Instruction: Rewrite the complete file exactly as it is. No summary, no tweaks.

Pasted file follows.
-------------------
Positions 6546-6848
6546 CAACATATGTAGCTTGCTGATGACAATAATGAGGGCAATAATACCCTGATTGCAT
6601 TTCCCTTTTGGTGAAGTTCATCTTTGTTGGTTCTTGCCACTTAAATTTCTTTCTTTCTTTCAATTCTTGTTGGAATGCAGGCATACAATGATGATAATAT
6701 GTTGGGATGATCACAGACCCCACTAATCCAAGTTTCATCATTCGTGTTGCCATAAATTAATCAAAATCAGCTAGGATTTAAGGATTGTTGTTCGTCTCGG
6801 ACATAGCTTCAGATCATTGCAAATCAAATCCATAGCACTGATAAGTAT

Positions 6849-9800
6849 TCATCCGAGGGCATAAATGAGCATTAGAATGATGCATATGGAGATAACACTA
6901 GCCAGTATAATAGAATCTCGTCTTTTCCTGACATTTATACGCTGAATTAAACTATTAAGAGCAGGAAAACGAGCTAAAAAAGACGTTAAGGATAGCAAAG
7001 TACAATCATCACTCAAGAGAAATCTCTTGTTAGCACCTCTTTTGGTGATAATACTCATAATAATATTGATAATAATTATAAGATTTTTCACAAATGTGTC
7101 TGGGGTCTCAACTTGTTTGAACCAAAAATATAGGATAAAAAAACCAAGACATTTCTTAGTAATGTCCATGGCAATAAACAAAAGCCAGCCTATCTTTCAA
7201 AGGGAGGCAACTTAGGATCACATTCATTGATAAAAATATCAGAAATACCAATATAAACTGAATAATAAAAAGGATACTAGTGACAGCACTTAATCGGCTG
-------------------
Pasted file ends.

Positions 6546-6848
6546 CAACATATGTAGCTTGCTGATGACAATAATGAGGGCAATAATACCCTGATTGCAT
6601 TTCCCTTTTGGTGAAGTTCATCTTTGTTGGTTCTTGCCACTTAAATTTCTTTCTTTCTTTCAATTCTTGTTGGAATGCAGGCATACAATGATGATAATAT
6701 GTTGGGATGATCACAGACCCCACTAATCCAAGTTTCATCATTCGTGTTGCCATAAATTAATCAAAATCAGCTAGGATTTAAGGATTGTTGTTCGTCTCGG
6801 ACATAGCTTCAGATCATTGCAAATCAAATCCATAGCACTGATAAGTAT

Positions 6849-9800
6849 TCATCCGAGGGCATAAATGAGCATTAGAATGATGCATATGGAGATAACACTA
6901 GCCAGTATAATAGAATCTCGTCTTTTCCTGACATTTATACGCTGAATTAAACTATTAAGAGCAGGAAAACGAGCTAAAAAAGACGTTAAGGATAGCAAAG
7001 TACAATCATCACTCAAGAGAAATCTCTTGTTAGCACCTCTTTTGGTGATAATACTCATAATAATATTGATAATAATTATAAGATTTTTCACAAATGTGTC
7101 TGGGGTCTCAACTTGTTTGAACCAAAAATATAGGATAAAAAAACCAAGACATTTCTTAGTAATGTCCATGGCAATAAACAAAAGCCAGCCTATCTTTCAA
7201 AGGGAGGCAACTTAGGATCACATTCATTGATAAAAATATCAGAAATACCAATATAAACTGAATAATAAAAAGGATACTAGTGACAGCACTTAATCGGCTG